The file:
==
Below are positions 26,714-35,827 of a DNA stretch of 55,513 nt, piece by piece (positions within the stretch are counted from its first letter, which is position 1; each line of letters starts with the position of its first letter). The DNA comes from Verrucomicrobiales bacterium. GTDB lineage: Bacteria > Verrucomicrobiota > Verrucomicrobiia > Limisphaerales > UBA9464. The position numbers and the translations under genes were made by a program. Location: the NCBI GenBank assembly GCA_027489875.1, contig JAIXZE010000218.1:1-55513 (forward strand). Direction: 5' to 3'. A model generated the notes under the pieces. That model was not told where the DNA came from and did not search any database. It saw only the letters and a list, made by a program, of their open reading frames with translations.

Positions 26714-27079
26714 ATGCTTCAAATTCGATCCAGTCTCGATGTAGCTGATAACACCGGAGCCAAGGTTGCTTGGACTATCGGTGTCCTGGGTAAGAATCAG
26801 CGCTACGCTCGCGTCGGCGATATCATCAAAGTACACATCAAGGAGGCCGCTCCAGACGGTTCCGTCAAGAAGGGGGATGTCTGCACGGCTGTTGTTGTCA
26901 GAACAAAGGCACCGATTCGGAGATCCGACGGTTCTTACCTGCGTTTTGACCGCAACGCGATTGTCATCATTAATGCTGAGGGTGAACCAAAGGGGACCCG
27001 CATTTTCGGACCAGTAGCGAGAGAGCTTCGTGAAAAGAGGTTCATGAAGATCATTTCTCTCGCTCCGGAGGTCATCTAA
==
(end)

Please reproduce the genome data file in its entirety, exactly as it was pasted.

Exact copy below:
Below are positions 26,714-35,827 of a DNA stretch of 55,513 nt, piece by piece (positions within the stretch are counted from its first letter, which is position 1; each line of letters starts with the position of its first letter). The DNA comes from Verrucomicrobiales bacterium. GTDB lineage: Bacteria > Verrucomicrobiota > Verrucomicrobiia > Limisphaerales > UBA9464. The position numbers and the translations under genes were made by a program. Location: the NCBI GenBank assembly GCA_027489875.1, contig JAIXZE010000218.1:1-55513 (forward strand). Direction: 5' to 3'. A model generated the notes under the pieces. That model was not told where the DNA came from and did not search any database. It saw only the letters and a list, made by a program, of their open reading frames with translations.

Positions 26714-27079
26714 ATGCTTCAAATTCGATCCAGTCTCGATGTAGCTGATAACACCGGAGCCAAGGTTGCTTGGACTATCGGTGTCCTGGGTAAGAATCAG
26801 CGCTACGCTCGCGTCGGCGATATCATCAAAGTACACATCAAGGAGGCCGCTCCAGACGGTTCCGTCAAGAAGGGGGATGTCTGCACGGCTGTTGTTGTCA
26901 GAACAAAGGCACCGATTCGGAGATCCGACGGTTCTTACCTGCGTTTTGACCGCAACGCGATTGTCATCATTAATGCTGAGGGTGAACCAAAGGGGACCCG
27001 CATTTTCGGACCAGTAGCGAGAGAGCTTCGTGAAAAGAGGTTCATGAAGATCATTTCTCTCGCTCCGGAGGTCATCTAA